On the information you have given he has no case.

Lucyellensmum95 Fri 22-Mar-13 12:20:20

Well, thats what happens when you buy a car with no or little MOT - It is not like you said it had an MOT when it didn't. Tough shit - on him. You sold the car honestly, let him take legal advice, they will laugh in his face.

lljkk Fri 22-Mar-13 12:11:46

You are not obliged, I think you sold the car in good faith. There is an onus on private sellers to sell something that meets reasonable expectations and isn't a death trap, but you did not sell it promising that it would pass MOT. Think you're in the clear.

Floralnomad Fri 22-Mar-13 12:11:31

It had a months MOT and cars are generally sold as seen , its not your problem .

AnythingNotEverything Fri 22-Mar-13 12:08:00

I cannot see how you're liable. I wouldn't worry about it.

spg1983 Fri 22-Mar-13 12:04:44

Hi, I posted this elsewhere but have been advised to try here...

I recently had my first child (she's 3 weeks old). Before I had her, I had a small 'runaround' car, 13 years old, reliable little runner but quite a bit of cosmetic damage. Anyway, DH and I decided it was too small to put baby's car seat and pram in so we advertised it to be sold. We checked the going price and given the damage (which had rusted) plus the fact it only had 1 month mot, we reduced the advised price - the car in 'poor' condition was worth £780 according to this site, we advertised it for £450 to allow a buyer to potentially still have money to sort the rust.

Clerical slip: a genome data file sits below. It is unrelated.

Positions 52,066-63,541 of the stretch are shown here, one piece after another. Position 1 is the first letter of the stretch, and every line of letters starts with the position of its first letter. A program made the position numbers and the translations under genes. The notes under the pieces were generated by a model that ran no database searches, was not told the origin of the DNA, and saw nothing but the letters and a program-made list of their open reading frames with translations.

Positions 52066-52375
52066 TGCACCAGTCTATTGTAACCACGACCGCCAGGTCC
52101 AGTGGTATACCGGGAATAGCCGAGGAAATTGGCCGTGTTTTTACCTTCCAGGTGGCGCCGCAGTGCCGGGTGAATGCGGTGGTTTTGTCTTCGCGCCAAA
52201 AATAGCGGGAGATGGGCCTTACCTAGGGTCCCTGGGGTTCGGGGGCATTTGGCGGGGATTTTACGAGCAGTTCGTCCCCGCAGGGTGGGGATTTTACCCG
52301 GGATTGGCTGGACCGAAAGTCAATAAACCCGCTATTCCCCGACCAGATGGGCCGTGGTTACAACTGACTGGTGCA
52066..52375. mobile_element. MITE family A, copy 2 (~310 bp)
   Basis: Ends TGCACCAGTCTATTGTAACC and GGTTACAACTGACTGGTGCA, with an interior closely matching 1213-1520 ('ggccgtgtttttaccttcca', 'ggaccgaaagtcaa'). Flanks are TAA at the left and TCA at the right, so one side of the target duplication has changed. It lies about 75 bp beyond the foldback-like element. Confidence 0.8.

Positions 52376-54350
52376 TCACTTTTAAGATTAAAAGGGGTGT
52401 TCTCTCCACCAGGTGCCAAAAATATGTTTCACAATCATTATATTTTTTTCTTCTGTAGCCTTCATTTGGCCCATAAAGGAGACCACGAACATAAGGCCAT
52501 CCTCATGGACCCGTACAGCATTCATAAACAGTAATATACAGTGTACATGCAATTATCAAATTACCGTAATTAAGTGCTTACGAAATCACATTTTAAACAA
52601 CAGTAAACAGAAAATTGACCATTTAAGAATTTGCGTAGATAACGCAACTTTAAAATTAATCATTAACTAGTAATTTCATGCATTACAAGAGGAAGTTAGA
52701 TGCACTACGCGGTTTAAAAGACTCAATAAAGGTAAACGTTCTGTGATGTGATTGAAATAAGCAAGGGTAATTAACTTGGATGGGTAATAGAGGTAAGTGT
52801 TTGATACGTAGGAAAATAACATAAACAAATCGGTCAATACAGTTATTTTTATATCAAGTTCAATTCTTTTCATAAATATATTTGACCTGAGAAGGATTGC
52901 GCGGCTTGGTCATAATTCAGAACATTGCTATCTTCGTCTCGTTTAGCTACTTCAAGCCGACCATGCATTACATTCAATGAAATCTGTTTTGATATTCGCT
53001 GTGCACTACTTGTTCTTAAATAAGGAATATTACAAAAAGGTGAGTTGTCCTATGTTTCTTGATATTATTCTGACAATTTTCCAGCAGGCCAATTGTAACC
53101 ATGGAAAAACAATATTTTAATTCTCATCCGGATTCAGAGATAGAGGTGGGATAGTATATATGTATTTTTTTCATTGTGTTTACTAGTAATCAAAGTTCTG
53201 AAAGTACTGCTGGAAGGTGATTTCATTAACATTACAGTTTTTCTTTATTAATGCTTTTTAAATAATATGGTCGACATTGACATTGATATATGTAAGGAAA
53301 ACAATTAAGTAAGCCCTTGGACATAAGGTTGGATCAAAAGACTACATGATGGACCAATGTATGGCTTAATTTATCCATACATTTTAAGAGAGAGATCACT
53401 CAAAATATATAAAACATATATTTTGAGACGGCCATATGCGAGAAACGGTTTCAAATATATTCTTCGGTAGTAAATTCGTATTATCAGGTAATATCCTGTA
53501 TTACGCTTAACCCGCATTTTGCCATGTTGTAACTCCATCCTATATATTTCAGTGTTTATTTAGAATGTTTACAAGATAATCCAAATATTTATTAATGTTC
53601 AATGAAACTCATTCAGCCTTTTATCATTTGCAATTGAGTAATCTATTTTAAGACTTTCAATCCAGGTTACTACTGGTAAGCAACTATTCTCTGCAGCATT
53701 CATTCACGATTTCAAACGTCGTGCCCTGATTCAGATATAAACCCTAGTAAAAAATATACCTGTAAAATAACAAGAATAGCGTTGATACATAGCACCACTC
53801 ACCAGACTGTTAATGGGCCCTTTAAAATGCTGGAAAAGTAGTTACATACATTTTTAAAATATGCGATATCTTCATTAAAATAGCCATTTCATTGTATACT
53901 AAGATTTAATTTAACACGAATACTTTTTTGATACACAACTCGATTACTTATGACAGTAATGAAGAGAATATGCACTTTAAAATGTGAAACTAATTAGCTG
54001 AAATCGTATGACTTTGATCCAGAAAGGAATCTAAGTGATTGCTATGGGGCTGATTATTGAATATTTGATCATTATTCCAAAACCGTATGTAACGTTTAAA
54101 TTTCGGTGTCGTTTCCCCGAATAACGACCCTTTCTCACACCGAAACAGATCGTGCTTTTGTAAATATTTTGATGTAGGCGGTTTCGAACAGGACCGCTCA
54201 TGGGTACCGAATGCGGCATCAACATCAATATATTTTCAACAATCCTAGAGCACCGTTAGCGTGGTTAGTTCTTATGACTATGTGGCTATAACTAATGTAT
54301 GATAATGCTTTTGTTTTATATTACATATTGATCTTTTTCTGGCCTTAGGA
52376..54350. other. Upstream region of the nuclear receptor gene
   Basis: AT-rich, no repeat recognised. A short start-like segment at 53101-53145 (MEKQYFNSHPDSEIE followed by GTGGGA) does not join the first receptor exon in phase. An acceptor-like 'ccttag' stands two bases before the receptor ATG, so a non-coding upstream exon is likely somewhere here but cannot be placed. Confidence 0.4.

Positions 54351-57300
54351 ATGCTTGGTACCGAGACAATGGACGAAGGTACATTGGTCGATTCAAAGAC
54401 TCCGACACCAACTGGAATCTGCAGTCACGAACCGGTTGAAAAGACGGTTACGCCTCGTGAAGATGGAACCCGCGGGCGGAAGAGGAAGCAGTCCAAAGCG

Anyway, I bought a new car and a young lad bought my old car. I was quite emotional as I'd had the car for 9 years. I was a bit nosey and decided to 'look up' the new owner on Facebook/twitter cos (this sounds silly, sorry!) I still wanted to be able to check on my beloved car! I found him, but was a bit gutted to see he'd given the car a really derogatory nickname and was taking the mickey out of loads of its features, i.e. tape player etc.

Anyway, I soon forgot about that as 3 hours later I went into labour. I had a spare couple of minutes this morning and looked at his profile again, only to find that the car has failed its MOT and by the sound of it he doesn't want to pay to fix it and has decided to scrap the car. There's some pretty mean comments about me on there and his friends are all suggesting he takes legal action against me if I don't refund him. He's not got in touch...yet, but I'm thinking he probably will.

When he looked at the car, he couldn't drive it as he wasn't insured but I took him for a drive in it. I was 100% honest about the damage, the advert had close-up pictures of it and he looked at it when he saw the car and still decided to buy it.

What happens now? If he gets in touch am I obliged to refund the money? Help please!!